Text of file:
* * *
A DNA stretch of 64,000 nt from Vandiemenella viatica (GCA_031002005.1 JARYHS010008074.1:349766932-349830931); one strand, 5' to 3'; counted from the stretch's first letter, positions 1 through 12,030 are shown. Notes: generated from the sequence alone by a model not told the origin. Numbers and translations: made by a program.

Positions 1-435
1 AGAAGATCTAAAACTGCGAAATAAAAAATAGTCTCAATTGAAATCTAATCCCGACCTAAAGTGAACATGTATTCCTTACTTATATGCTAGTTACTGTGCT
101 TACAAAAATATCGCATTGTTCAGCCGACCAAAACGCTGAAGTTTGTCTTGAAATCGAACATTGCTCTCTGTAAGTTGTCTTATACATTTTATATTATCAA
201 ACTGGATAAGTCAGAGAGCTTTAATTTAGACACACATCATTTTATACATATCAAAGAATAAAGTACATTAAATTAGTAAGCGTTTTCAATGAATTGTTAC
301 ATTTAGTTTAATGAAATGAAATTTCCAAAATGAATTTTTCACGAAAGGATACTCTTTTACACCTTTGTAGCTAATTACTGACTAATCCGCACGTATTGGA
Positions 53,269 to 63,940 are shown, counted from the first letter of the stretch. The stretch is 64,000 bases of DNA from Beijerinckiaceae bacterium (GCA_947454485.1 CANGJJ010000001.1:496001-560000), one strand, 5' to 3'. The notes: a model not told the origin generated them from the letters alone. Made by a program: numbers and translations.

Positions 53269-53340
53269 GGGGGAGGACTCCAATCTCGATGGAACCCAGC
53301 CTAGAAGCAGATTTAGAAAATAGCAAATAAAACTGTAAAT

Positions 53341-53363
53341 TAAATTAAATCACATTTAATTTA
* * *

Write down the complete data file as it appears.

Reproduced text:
A DNA stretch of 64,000 nt from Vandiemenella viatica (GCA_031002005.1 JARYHS010008074.1:349766932-349830931); one strand, 5' to 3'; counted from the stretch's first letter, positions 1 through 12,030 are shown. Notes: generated from the sequence alone by a model not told the origin. Numbers and translations: made by a program.

Positions 1-435
1 AGAAGATCTAAAACTGCGAAATAAAAAATAGTCTCAATTGAAATCTAATCCCGACCTAAAGTGAACATGTATTCCTTACTTATATGCTAGTTACTGTGCT
101 TACAAAAATATCGCATTGTTCAGCCGACCAAAACGCTGAAGTTTGTCTTGAAATCGAACATTGCTCTCTGTAAGTTGTCTTATACATTTTATATTATCAA
201 ACTGGATAAGTCAGAGAGCTTTAATTTAGACACACATCATTTTATACATATCAAAGAATAAAGTACATTAAATTAGTAAGCGTTTTCAATGAATTGTTAC
301 ATTTAGTTTAATGAAATGAAATTTCCAAAATGAATTTTTCACGAAAGGATACTCTTTTACACCTTTGTAGCTAATTACTGACTAATCCGCACGTATTGGA
Positions 53,269 to 63,940 are shown, counted from the first letter of the stretch. The stretch is 64,000 bases of DNA from Beijerinckiaceae bacterium (GCA_947454485.1 CANGJJ010000001.1:496001-560000), one strand, 5' to 3'. The notes: a model not told the origin generated them from the letters alone. Made by a program: numbers and translations.

Positions 53269-53340
53269 GGGGGAGGACTCCAATCTCGATGGAACCCAGC
53301 CTAGAAGCAGATTTAGAAAATAGCAAATAAAACTGTAAAT

Positions 53341-53363
53341 TAAATTAAATCACATTTAATTTA